Harris explains the food industry has complicated supply chains. “You have the labs, the distributors, the certification, the food safety, the restaurants…our observation was that they weren’t really connected in any meaningful way [because] the data wasn’t being shared [and there was] very little collaboration.” In the food industry, as discussed in Clabby Analytics’ blog, there are many inefficiencies in food supply chains that consumers should be aware of. Harris himself acknowledges poor efforts to digitize food. In other industries, we see that consumers can buy items online and have them delivered through the entire supply chain process in a matter of days. “[It’s] what the internet has done around information-sharing — what we’ve seen companies like Apple, Amazon, Netflix, Spotify and Pandora do for music, books and television. [Digitization takes] interaction with consumers to another level.”

Although food is a little more complicated in terms of two-day shipping, digital shopping and showcasing could be the next big thing. Harris calls data that is stuck in different silos that is consolidating together a “food bundle.” Jenny Splitter of Forbes, describes this as “a bundle of food-related data — can then be shared with all of the participants in the blockchain, which could be a cattle rancher in Texas or a beef buyer for Walmart. Ramachandran explains, “If you’re able to get participation and collaboration from all the farmers, distributors, the people who play a part in all this, [you’ll] have better ways to showcase that food.”

With and its efforts to take their food blockchain global, the food industry will likely see some huge changes soon. “We’ve designed… and its platform, the “blockchain of food,” to serve the entire food industry, from farm to fork, to the ingredients companies [like] meat, fish, dairy, pork, fruits and vegetables.” Now with partners like Maersk backing the company, looks to expand and continue to disrupt the industry.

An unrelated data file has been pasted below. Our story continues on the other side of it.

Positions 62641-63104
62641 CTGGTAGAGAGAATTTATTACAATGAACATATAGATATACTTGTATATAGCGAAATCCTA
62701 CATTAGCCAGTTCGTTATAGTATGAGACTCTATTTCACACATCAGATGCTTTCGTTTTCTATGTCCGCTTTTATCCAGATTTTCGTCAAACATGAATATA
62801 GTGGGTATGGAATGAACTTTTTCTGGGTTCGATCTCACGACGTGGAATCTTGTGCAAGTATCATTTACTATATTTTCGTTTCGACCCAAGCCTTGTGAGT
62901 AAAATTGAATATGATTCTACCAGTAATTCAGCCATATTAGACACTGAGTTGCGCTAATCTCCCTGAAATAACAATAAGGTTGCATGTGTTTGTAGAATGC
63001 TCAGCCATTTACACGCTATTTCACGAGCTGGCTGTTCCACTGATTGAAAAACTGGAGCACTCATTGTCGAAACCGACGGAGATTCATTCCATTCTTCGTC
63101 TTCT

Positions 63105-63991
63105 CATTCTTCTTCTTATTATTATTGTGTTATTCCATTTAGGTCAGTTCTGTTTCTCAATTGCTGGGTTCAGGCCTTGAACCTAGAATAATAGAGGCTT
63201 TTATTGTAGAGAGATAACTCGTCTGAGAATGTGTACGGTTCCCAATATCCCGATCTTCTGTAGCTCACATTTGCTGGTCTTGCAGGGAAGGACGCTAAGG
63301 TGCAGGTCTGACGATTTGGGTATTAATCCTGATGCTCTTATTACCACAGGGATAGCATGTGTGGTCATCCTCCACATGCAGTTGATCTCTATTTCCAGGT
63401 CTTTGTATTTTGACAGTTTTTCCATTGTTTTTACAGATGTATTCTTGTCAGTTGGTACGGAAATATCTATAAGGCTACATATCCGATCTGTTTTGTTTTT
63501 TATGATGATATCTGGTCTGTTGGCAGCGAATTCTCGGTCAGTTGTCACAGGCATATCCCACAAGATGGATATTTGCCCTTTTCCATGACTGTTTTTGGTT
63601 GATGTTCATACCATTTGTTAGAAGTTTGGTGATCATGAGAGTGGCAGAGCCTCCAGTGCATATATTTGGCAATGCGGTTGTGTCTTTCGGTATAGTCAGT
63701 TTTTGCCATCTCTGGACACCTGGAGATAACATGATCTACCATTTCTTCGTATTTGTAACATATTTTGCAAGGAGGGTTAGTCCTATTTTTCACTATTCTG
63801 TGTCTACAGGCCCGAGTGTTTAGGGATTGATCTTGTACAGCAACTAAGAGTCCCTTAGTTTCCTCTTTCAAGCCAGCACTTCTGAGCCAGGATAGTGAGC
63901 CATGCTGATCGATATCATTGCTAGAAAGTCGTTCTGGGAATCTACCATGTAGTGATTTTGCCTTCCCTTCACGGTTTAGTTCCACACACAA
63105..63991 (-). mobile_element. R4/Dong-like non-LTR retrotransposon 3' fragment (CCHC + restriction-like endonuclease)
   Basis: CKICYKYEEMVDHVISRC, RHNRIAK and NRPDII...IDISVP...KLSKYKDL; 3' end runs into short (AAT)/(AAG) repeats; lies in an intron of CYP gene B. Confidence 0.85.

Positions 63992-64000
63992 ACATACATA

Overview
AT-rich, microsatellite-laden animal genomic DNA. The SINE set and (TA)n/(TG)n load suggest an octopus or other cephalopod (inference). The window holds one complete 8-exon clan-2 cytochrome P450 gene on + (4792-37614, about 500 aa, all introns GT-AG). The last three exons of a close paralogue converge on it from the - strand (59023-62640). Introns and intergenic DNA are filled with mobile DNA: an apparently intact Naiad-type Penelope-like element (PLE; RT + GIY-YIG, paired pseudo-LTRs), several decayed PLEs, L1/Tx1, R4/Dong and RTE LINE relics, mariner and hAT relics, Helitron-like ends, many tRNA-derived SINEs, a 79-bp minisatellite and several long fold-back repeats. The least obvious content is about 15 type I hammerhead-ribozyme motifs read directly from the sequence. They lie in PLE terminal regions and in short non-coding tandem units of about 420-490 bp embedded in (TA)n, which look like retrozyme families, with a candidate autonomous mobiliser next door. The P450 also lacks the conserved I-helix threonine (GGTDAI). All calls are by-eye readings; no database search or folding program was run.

Summary Observations

In today’s Digital Age, we are seeing technology change the way companies are doing business in order to stay competitive. In the food industry, there was a huge push for higher quality and organic foods, and companies like Trader Joe’s and Whole Foods came along to deliver upon that demand. Consumers are told foods are grown organically, are antibiotic free and are better quality than comparable food at another local grocery chain, but how do they know? Clabby Analytics believes consumers will demand higher accountability for big businesses, asking for evidence to support these types of claims. As blockchain is increasingly adopted it will provide transparency into supply chains and transactions in all different kinds of industries.

For example, blockchain technology paired with IoT sensors in food offers food-related businesses the ability to provide consumers a level of visibility that has never been available before. With smartphones, it is now possible for consumers to scan products pre-purchase, seeing a history of everything from the temperature a tomato was stored at throughout its journey to what kind of pesticides or chemicals were used while it was being grown. When conducting research, Ramachandran was surprised at how willing food suppliers were to begin to share more information about quality. “These companies [you might think] would want to keep those doors sort of closed, it’s actually quite the opposite.” With cooperation of every party involved in supply chains and the development of food consortiums, we are seeing huge changes in the food industry enabled by blockchain technology.